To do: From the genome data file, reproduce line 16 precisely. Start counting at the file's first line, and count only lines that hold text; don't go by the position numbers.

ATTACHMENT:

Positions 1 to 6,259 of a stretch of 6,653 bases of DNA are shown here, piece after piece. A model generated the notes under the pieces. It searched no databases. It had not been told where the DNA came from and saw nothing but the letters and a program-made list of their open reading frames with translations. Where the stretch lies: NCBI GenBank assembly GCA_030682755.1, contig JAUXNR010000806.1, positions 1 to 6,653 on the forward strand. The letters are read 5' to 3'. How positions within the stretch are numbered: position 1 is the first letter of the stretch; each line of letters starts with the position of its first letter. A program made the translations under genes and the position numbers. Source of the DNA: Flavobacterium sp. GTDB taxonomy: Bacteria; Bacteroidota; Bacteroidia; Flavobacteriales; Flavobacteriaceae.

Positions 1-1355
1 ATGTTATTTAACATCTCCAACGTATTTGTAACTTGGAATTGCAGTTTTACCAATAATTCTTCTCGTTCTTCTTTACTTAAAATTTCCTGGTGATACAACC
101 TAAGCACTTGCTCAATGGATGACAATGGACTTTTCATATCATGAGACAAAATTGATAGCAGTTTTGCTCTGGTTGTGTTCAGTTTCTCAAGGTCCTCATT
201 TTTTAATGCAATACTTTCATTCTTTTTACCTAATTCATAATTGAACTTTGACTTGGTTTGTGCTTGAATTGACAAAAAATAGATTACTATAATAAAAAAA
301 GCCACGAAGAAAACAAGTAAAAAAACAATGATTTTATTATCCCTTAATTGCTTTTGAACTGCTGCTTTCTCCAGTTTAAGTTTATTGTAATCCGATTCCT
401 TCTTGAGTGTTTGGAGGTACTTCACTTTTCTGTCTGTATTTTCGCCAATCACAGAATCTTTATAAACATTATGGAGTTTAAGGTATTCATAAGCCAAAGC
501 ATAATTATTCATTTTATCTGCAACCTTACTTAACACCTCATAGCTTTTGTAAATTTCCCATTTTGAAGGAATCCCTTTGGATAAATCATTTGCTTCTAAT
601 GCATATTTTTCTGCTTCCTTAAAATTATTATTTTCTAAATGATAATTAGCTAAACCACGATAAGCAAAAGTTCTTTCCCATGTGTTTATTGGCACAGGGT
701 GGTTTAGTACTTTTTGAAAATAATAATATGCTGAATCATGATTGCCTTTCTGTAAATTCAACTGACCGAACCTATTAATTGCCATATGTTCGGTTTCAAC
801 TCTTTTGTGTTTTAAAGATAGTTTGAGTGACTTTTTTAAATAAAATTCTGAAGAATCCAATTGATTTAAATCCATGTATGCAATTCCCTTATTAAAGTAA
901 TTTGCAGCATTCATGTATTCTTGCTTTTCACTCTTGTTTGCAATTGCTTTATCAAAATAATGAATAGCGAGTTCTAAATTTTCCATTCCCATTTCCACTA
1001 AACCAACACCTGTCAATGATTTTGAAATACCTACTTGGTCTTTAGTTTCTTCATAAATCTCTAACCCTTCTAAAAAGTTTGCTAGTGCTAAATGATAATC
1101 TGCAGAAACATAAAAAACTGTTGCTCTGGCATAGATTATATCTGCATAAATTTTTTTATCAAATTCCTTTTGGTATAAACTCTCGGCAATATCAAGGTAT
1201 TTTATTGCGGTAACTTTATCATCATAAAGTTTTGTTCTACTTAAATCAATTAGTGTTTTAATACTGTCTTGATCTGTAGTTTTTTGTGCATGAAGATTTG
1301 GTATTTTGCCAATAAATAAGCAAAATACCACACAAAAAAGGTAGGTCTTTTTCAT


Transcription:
1301 GTATTTTGCCAATAAATAAGCAAAATACCACACAAAAAAGGTAGGTCTTTTTCAT